It’s a Woman Thing


10 of our first 25 covers have included a woman


By Jeanette W. Bennett

For the 24th time, we’re sending Utah Valley Magazine to the printer. Ten of our covers, including this one, have included women. Philanthropist and businesswoman Karen Ashton was on our inaugural issue in September 2000. Since then, we’ve also highlighted a former Olympian, wives of athletes and coaches, and a female TV anchor, to name a few.

Selfishly, I love to interview women. Although the focus of each article is different, inevitably our conversation turns to finding balance, raising children, supportive husbands, and enjoying each of life’s seasons.

I love studying each woman’s approach to marriage, business, home and family. Each finds a unique solution. Sandra Covey stays up long after midnight to finish her projects and read. Ann Whittaker, owner of Kids Village, created her business to help her son, Chase, find a talent he could call his own by exposing him to woodturning, cooking, sewing and music. JoAnn Losee, who started her business before many of the women in this issue were born, is an example of establishing her name as a brand of quality and customer service. And her love for her husband, Dick, is unparalleled by any other couple I’ve met. They look at each other as if they are still newlyweds.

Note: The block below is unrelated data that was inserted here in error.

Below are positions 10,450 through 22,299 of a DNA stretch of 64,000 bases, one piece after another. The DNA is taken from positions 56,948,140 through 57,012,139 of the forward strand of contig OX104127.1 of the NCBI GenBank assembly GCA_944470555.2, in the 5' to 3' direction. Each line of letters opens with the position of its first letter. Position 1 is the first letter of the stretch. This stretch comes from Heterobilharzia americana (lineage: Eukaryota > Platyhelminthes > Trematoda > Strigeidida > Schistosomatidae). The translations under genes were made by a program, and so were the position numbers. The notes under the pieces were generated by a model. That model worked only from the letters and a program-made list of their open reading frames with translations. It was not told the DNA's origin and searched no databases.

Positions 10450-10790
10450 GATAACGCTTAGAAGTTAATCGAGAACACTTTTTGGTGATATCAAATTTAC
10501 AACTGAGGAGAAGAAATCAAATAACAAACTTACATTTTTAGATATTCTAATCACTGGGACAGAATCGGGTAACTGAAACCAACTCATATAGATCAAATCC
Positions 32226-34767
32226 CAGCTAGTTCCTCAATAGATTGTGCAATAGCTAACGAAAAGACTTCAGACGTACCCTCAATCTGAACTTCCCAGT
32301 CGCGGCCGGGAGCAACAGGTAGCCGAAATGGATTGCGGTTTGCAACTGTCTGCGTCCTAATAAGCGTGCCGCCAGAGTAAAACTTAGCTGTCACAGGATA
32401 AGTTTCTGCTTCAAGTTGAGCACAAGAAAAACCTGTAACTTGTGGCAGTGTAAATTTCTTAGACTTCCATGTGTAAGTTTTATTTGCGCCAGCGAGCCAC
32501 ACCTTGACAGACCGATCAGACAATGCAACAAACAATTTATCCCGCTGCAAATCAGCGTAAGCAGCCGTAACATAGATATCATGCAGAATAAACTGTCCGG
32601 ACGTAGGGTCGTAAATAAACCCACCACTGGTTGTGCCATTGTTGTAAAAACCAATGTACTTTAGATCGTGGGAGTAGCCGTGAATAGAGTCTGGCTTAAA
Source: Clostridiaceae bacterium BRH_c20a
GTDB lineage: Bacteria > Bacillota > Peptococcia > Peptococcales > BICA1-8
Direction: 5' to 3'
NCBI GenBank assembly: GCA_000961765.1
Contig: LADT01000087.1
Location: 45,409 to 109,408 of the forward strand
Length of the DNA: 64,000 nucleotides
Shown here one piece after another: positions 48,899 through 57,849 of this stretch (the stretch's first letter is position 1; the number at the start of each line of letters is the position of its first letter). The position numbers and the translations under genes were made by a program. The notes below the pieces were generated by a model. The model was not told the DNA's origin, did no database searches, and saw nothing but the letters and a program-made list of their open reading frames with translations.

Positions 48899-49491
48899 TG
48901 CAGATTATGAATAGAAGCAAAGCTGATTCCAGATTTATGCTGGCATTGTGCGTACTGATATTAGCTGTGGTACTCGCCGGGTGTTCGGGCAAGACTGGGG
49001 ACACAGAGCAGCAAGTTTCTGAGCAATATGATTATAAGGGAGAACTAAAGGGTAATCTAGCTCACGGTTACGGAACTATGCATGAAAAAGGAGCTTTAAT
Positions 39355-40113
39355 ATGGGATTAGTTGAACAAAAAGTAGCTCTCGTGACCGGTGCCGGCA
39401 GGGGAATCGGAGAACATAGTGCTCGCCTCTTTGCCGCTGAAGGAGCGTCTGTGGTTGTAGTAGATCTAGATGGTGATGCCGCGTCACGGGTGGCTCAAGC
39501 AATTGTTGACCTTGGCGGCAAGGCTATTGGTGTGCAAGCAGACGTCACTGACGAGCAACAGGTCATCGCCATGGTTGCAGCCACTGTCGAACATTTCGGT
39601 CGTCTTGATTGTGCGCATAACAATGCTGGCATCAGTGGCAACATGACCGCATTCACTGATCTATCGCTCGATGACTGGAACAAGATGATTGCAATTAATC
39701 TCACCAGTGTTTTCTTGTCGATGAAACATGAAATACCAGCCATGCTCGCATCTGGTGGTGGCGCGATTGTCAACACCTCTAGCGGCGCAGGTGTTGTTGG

I touched base with Wendy McGee, founder of Precious Impressions and now WM Designs, the week before she had her fourth baby. We both knew we needed to work on her article right away — time is too precious when a newborn is finally in your arms.

Jessica Devenish, mother of three, is linking generations by overseeing a collections business patterned after the one her father owned for decades.

Women share an incredible bond as we face distinct seasons in our lives. Most of the women in this issue are overlapping their seasons by combining motherhood or grandmotherhood with a hobby or a business. This doesn’t come easily. And that’s what this issue is all about — the joy and the struggle of passionately approaching life with all of the smarts, work and fun we can muster.

The glossy magazine you are holding will give you a healthy dose of female reading. If you are a woman, you’ll be able to identify with Sandra Covey’s persistent family traditions. You’ll want to groove to the tunes of Providence, the new “girl band” Deseret Book has created. In the Women in Business section, you’ll be motivated by the entrepreneurial spirit of your female neighbors.

If you are a man, keep turning the pages. You’ll find that you, too, can learn from these savvy women and their pursuits.

Some have asked if we’re going to do a “man’s issue” next. Maybe. But I don’t know how it could exceed the interest in these 124 pages.


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